The answer could lie in the movement for parole justice. It has the support of other crime victims and their families, including the Downstate Coalition for Crime Victims.

Gordon Davis is a parole justice advocate.

“Is there such a thing as a person can change? We say yes, a person can change. I’m a prime example of that,” Davis said.

He served decades in prison on a murder charge—in his words, a heinous crime. But he spent that time pursuing higher education degrees and bettering himself. He made parole on his first attempt in 2020.

In Albany, he now works with at-risk youth.

“I work on reducing gun violence in our community. I work with the kids who are likely to shoot someone or have a gun on them and get shot,” Davis explained.

He’s spoken to legislators and shared his insight on policy, fighting to give others the chance at freedom, too.

“I tell them my story, I tell them how I was a victim of traumas and different things that caused me to be in that situation I was in,” he said.

Davis explained many people are locked up young, sitting in prison no matter how much they have changed—many of them, Black and Brown people.

An analysis by the Times Union of thousands of parole decisions in recent years shows the parole board granted release to 41% of white people, compared to 34% of Black people and 33% of Hispanic people. 

Davis acknowledged the pain Katy’s family endures.

He believes any law allowing the parole board to limit hearings would limit the people who are truly changing themselves in prison and undo necessary progress that allows them to return home and work to change their communities.

“We have lawyers, we have doctors, we have psychiatrists on the parole board now. So, it’s like, we’re going to look at the whole picture,” he said. “But now y’all say y’all want to redo all this again and make it a harder chance for a person to go before the parole board.”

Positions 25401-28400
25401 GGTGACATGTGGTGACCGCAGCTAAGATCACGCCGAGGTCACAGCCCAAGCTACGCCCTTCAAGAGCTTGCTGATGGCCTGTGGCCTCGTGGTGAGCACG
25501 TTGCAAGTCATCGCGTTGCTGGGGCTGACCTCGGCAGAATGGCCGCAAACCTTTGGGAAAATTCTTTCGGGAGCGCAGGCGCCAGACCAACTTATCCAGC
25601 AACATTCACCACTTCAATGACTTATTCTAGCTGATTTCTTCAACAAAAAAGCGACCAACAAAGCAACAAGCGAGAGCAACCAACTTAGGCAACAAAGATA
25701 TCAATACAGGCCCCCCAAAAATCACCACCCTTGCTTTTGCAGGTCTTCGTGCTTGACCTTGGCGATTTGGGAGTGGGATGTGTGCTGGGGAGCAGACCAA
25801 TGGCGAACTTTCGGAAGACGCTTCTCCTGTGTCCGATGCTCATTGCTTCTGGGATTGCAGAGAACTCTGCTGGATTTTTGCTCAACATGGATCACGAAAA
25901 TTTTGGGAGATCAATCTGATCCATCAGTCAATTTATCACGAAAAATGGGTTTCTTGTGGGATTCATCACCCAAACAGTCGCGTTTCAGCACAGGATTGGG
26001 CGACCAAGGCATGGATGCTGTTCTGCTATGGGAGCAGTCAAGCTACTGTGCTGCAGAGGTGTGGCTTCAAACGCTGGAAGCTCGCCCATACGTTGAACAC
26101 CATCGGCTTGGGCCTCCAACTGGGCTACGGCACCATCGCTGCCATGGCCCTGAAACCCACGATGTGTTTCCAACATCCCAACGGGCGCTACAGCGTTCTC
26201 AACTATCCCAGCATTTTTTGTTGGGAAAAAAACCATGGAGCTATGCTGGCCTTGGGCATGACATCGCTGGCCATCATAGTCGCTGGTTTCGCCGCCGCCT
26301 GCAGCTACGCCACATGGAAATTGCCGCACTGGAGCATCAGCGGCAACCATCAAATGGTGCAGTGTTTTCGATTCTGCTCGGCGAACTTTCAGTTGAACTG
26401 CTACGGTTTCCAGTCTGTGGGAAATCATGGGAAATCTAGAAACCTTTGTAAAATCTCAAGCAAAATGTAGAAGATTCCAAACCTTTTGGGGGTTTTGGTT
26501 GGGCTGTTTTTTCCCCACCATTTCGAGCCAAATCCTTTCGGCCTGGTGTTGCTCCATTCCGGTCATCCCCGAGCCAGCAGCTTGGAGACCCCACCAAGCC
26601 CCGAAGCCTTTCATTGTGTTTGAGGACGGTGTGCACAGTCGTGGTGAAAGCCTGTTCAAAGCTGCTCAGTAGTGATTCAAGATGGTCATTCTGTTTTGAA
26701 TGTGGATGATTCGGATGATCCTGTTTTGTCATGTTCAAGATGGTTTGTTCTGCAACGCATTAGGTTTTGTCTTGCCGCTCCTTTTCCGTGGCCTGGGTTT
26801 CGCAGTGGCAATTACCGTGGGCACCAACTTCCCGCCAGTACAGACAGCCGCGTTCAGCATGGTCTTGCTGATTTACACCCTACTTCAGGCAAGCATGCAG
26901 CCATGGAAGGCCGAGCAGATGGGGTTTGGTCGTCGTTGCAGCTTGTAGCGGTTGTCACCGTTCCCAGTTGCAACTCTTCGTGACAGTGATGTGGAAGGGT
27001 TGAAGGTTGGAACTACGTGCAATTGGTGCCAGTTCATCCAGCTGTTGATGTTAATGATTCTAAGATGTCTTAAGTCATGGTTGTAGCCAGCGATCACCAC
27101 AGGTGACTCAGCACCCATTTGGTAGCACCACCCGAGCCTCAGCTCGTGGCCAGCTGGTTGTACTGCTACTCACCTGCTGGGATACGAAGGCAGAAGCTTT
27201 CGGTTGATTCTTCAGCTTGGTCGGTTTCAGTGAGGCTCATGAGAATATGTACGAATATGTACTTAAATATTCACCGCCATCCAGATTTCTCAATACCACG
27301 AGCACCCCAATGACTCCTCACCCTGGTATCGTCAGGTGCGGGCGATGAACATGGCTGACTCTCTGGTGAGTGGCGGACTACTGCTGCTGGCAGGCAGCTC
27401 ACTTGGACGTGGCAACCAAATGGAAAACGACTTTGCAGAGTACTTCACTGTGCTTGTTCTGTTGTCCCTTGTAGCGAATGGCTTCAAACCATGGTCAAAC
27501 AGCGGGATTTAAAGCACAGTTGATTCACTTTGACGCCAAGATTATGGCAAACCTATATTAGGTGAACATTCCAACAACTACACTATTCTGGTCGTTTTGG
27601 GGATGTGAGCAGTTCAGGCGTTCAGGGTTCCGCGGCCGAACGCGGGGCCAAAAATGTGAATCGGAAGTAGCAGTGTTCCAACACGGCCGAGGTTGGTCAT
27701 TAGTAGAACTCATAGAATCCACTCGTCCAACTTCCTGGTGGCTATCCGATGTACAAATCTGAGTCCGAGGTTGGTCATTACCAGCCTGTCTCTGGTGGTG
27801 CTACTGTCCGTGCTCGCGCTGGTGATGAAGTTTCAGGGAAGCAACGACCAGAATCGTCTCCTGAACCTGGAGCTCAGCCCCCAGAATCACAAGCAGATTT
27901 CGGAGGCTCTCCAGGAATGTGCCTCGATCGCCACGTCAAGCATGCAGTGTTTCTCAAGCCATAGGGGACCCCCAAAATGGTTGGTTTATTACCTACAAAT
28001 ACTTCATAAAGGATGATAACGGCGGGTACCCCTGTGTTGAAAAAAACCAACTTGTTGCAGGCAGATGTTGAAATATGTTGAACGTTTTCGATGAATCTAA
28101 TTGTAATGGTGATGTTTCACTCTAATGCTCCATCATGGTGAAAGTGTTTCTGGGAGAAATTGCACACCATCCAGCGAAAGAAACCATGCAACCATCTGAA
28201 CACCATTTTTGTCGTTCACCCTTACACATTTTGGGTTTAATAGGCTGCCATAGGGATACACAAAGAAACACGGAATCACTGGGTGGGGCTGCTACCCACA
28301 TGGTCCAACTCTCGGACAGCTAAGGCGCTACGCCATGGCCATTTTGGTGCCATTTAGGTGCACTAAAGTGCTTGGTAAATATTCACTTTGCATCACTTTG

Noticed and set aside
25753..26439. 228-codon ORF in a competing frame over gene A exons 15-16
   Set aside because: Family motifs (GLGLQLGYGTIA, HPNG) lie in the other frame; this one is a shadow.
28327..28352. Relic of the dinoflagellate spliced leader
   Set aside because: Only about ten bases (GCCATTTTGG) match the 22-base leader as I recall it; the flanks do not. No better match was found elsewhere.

He explained that the two years between hearings can seem like a lifetime to those who are working to better themselves and are denied parole.

“I need the people that know what they’re doing to help me doing out here do what I do, because it’s more of us that are stuck inside who has the same abilities and criterias to actually change these communities from which they destroyed,” Davis said.

Data also show older adults re-offend at a lower rate than younger released offenders.

But all of this is little consolation to Katy Hawelka’s family. 

“There’s a lot of conversation about reform. Brian McCarthy has never been reformed,” said her sister, Betsy McInerney.

13 Investigates reached out to Democrats on the Crime Victims, Crime and Corrections Committee for their perspective. A spokesperson for the chair, Senator Julia Salazar (D – Bushwick), said she did not have the capacity to respond and directed 13 Investigates to advocates for parole justice.

13 Investigates reached out to the parole board. A spokesperson said the Department of Corrections and Community Supervision doesn’t comment on pending or proposed legislation.

Katy’s family is asking people to sign their Go Petition, and follow their Facebook page 4Katy Hawelka to join their fight to keep McCarthy behind bars.

McCarthy is scheduled to plead his case for parole again in April of 2025. The family gets started on their statements several months before. They have just 14 months before the process starts over again.